The phrase “coin-operated” evokes the image of a vending machine dispensing snacks or drinks. You put coins in and make a selection; the machine whirs and makes funny noises, and voila! The vending machine delivers your favorite drink or snack. In economic terms, a transaction occurred, and value was exchanged.

In my previous ventures, the phrase “coin-operated” had an entirely different connotation. We would label salespeople as coin-operated if they were only motivated by money. Even though some of us believed that being coin-operated was a positive and a valuable trait in a sales professional, there were others who took offense to the term because they thought it was derogatory, made assumptions about sales professionals’ motivations and minimized the value they brought to the enterprise.

To be fair, at some level we are all coin-operated. We all do things that are only motivated by money. So why label sales professionals as such?

More interestingly, the phrase “coin-operated” takes on a whole different meaning in the context of today’s gig economy. The Uber driver offers to drive people around in their own car because they are primarily motivated to make money, even though you may hear something like, “I like meeting new people and talking to them.” Take the financial incentive away, and softer motivations begin to erode.

Furthermore, the gig economy is fueling the need to consume services on demand and with instant gratification. New platforms and business models have emerged to fulfill this demand from both sides of this marketplace. In the new gig economy, everyone who delivers anything of value, whether it is a ride or a room, is coin-operated.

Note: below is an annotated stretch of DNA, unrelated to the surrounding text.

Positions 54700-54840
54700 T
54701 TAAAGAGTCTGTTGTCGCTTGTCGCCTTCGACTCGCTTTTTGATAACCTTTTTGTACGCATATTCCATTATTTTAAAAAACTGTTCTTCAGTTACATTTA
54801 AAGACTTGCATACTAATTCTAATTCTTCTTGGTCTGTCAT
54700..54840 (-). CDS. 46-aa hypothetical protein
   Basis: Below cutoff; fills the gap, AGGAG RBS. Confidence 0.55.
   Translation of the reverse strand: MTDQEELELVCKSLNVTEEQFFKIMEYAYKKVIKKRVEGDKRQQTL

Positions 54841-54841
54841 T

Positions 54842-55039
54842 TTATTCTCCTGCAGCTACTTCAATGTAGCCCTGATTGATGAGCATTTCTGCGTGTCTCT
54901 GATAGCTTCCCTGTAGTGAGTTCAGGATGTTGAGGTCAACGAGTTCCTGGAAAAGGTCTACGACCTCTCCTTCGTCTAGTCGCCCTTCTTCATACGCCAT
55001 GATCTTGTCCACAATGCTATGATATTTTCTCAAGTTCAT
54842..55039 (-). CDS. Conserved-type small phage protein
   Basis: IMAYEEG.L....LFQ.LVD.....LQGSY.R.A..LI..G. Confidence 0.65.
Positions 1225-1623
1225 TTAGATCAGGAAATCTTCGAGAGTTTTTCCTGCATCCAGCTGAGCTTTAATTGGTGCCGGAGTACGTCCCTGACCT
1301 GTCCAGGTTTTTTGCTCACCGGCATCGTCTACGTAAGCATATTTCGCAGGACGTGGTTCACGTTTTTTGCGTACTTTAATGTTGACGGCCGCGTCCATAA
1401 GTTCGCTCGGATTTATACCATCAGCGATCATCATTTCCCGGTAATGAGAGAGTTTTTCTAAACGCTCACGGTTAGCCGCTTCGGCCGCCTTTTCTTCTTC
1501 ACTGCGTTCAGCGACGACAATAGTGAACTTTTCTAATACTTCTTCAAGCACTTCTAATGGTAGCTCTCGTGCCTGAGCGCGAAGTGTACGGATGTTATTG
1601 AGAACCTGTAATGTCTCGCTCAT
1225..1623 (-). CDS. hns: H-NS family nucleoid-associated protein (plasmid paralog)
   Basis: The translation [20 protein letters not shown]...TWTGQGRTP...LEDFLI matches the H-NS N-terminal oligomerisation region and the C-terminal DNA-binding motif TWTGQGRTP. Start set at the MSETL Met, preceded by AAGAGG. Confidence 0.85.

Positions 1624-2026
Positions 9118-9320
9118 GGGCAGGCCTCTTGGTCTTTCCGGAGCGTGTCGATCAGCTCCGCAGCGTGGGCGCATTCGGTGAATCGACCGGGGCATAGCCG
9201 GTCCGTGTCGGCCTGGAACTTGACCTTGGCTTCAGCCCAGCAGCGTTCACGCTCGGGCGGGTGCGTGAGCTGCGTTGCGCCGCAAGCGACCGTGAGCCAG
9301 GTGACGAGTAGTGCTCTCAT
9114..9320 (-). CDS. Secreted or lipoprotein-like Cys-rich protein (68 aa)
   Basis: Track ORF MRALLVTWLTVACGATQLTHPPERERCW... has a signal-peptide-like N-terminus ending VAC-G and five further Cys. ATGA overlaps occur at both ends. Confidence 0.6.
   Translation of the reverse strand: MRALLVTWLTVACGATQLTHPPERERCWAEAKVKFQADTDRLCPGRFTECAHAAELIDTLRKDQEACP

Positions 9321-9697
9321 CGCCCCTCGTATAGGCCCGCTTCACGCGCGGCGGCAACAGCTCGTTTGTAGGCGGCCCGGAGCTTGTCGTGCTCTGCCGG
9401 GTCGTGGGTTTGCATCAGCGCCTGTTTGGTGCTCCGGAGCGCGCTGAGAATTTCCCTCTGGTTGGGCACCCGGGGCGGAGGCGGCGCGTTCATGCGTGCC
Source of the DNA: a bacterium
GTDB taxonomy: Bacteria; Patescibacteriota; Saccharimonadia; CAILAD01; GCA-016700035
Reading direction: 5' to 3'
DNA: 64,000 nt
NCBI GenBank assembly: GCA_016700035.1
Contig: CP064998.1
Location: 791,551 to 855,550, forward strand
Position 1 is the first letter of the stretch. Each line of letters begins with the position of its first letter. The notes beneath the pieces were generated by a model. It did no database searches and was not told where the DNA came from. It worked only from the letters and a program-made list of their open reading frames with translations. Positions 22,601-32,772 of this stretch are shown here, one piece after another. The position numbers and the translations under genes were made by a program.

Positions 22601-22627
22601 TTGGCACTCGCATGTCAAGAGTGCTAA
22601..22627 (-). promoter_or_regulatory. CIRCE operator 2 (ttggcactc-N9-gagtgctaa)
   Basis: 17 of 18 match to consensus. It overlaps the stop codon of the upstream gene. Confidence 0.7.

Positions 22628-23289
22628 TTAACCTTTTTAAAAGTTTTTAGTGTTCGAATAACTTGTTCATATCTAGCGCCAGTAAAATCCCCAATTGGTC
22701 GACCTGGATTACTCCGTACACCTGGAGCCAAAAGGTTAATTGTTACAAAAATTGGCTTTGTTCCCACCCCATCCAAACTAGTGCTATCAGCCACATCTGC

The Gig Economy

Think about it. We are all participants in a gig economy.

If you have ever hailed a ride from Uber, you have participated in the gig economy. If you have ever taken pictures of your condo and offered it up to Airbnb guests, you have participated in the gig economy.

In a gig economy, temporary, flexible transactions are the norm. There are no long-term loyalties to Yellow Cab or a hotel brand like Marriott.

A Decentralized Gig Economy

In a decentralized gig economy, the notion of centralization starts to wither away. Trust is delegated to decentralized technologies like blockchain with a nominal transaction fee to support the decentralized network technology. In a decentralized gig economy, intermediaries like Uber and Airbnb start to get disintermediated.

Now think of data as a digital asset in the context of a decentralized gig economy. Our very notion of who owns data, who is selling data, who is purchasing data, who is controlling access to data and who is providing data services must evolve and transform. New value chains will be created, and who makes money from what part of the value chain will shift and look very different than the current norm. Will behemoths like Facebook and Google continue to dominate and devour the value chain of a data marketplace?